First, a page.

“Strange Killings” makes a badass jump to regular series, body count already piling up.
Warren Ellis has a long history of writing cantankerous badasses; it’s one of his best modes. Midnighter from The Authority declared with a smile “I love my job” as he used a giant spaceship as a battering ram. His John Constantine wallowed in melancholy, misanthropy and magick. Spider Jerusalem would back up his rants with a gun called the bowel disruptor, which does exactly what you think but with settings ranging from watery to tsunami. These characters and others have no qualms about dispatching naughty folk in nasty, violent, bloody ways and usually follow up with quips that include words such as “arse-rape”, “dog carcass”, and “weasel”. It’s all good fun, if you’re so inclined to gleeful mayhem and one liners that would make Bruce Willis jealous. A curmudgeon is entertaining; a curmudgeon that can freeze you solid, smash you like glass and then say that your shattered body pieces should be fed to rabid wombats is hella entertaining!
Then there is William Gravel. William Gravel is a special forces or MI6 or some secret black-ops dude who combines guns with spells, knifes with incantations, C4 and arcane texts. He harvests bullets from an etheric world called The Body Orchard. He can do gun fighter moves that puts Neo to shame. He can be inside a room slicing you from balls to chin before you even know he’s there. He’s a combat magician. It’s a bloody mash-up of ideas that is so obvious after the fact that it’s a wonder it’s taken this long for it to be a comic book.
Is Gravel cantankerous? You bet. Is he a bad ass? No debate. The one thing that sets him apart from other Ellis characters of this type is he’s not as chatty. This, smartly, brings the high concept action front and center. And what action we got; issue #1 has Gravel visiting a small village and squaring off against some hideous crocodile/rattle snake/cuthulu type monster whose very presence on the material plane is killing birds right out of the sky and poisoning the ground. But that’s not why he’s here. The bigger story is Gravel collecting a magic book called The Sigsand Manuscript; a book so powerful that the circle of magicians Gravel was part of (The Minor Seven) have broken it into 7 sections to protect the fabric of reality. It’s a given that he is going to cut a bloody path through his fellow magicians to unite the book.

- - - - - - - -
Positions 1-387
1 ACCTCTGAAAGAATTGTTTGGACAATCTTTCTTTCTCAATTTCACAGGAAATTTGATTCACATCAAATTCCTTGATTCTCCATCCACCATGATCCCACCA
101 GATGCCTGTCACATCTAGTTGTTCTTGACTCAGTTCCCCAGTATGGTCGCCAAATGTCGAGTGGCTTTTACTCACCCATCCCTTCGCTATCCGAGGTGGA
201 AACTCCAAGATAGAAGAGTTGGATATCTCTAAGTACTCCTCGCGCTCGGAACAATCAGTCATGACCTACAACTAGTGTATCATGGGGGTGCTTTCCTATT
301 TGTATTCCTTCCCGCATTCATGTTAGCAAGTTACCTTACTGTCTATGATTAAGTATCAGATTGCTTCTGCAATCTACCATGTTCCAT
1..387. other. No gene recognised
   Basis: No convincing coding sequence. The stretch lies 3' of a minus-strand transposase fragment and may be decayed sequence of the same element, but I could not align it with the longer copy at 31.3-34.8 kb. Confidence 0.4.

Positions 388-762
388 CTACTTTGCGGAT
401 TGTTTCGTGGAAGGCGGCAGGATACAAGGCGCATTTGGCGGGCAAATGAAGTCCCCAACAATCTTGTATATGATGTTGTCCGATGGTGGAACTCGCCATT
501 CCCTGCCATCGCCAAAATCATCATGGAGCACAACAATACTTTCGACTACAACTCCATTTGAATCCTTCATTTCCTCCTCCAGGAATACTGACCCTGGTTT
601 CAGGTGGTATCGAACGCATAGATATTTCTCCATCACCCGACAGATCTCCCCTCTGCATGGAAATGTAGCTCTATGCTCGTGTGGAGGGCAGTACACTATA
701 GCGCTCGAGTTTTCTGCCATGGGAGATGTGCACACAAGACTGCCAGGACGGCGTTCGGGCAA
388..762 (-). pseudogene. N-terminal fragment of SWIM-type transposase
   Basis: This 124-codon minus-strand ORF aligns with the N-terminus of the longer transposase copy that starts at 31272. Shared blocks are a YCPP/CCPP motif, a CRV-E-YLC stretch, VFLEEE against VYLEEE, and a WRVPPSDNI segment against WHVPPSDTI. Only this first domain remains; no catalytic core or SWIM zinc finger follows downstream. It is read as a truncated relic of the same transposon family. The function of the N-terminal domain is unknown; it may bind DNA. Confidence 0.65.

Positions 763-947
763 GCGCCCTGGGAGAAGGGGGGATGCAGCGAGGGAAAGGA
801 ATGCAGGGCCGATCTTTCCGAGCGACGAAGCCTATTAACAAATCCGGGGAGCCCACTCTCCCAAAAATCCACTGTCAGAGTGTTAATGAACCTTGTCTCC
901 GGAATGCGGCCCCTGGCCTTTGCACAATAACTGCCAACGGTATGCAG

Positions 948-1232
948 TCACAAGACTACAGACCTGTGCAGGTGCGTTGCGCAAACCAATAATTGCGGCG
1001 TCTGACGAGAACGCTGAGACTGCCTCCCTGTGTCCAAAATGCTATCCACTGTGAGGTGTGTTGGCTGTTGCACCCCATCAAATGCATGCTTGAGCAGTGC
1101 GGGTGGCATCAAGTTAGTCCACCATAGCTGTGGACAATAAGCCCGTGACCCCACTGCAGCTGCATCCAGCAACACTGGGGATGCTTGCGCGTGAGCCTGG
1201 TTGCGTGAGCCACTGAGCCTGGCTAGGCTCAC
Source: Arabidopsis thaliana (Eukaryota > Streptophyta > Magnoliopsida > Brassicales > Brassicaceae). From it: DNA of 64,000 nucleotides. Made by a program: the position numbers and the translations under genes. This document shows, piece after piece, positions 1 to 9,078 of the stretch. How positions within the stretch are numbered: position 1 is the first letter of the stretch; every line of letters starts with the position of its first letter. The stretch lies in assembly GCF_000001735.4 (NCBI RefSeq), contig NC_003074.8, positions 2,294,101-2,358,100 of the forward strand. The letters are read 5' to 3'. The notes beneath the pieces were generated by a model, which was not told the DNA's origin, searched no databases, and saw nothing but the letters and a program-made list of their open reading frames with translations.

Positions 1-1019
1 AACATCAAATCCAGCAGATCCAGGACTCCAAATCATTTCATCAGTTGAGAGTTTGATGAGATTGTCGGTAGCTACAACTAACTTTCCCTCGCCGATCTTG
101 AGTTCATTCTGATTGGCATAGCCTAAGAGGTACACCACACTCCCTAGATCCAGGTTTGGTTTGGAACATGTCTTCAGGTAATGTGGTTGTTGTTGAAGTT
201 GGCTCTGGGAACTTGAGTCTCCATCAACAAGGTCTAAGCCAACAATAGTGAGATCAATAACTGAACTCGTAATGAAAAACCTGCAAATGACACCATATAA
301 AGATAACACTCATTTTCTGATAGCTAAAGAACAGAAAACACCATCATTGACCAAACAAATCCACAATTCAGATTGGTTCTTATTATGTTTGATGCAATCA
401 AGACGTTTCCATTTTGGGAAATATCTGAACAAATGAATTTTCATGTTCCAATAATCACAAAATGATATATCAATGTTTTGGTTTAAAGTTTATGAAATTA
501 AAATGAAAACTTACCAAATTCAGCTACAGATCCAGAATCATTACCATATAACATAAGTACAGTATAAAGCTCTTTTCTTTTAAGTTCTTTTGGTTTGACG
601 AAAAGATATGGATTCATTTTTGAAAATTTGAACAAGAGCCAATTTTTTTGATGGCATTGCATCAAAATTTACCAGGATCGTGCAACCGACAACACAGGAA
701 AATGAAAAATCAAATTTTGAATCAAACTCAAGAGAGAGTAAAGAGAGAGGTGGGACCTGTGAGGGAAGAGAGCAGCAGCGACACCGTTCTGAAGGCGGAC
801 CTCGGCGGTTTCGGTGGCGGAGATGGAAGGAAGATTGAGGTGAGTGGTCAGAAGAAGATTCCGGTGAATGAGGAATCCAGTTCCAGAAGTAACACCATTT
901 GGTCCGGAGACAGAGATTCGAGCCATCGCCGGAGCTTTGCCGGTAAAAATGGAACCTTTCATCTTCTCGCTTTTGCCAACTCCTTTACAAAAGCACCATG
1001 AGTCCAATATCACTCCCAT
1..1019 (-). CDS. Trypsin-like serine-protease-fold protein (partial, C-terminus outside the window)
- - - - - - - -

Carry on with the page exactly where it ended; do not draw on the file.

The concept is great and executed with the level of quality you’ve come to expect from Ellis. He shares script credits with Mike Wolfer, and it’s pretty seamless, maybe that explains the absence of colorful descriptions of violence you usually get from an Ellis joint and the restraint works for the character. The voice you hear with his internal monologue sounds like a gravely whisky soaked voice calloused over by years of hardcore-seen-it-all violence. His spoken dialogue is more blunt and to the point. Completely in line with a battle hardened killer magician.
Raulo Caceres’ art work has a distinctive indy comic feel, or at this point it might be an Avatar look, but this is not a bad thing. Every panel drips with baroque detail that enhances the creepiness and atmosphere of the title. “Mom” the monster is chilling in a way that gets under your skin and the sequential action is staged clearly so that the high concept logic doesn’t get lost. Greg Waller’s colors also enhance to atmosphere and pervading sense of dread that is necessary for this title to work.
Gravel isn’t a quantum leap in Warren Ellis’s catalogue but really this a character type that he dives into with relish and seems to get the most fun out of writing. The action/horror hybrid rarely works in any medium. Gravel is the rare exception delivering ass kicking and chills in equal measure. He may be a tight-lipped cantankerous badass but as long as this title keeps delivering creepy fun, I’m willing to visit Gravel every month.
"Who is Crazy Mary?"
What did you think of this book?
Have your say at the Line of Fire Forum!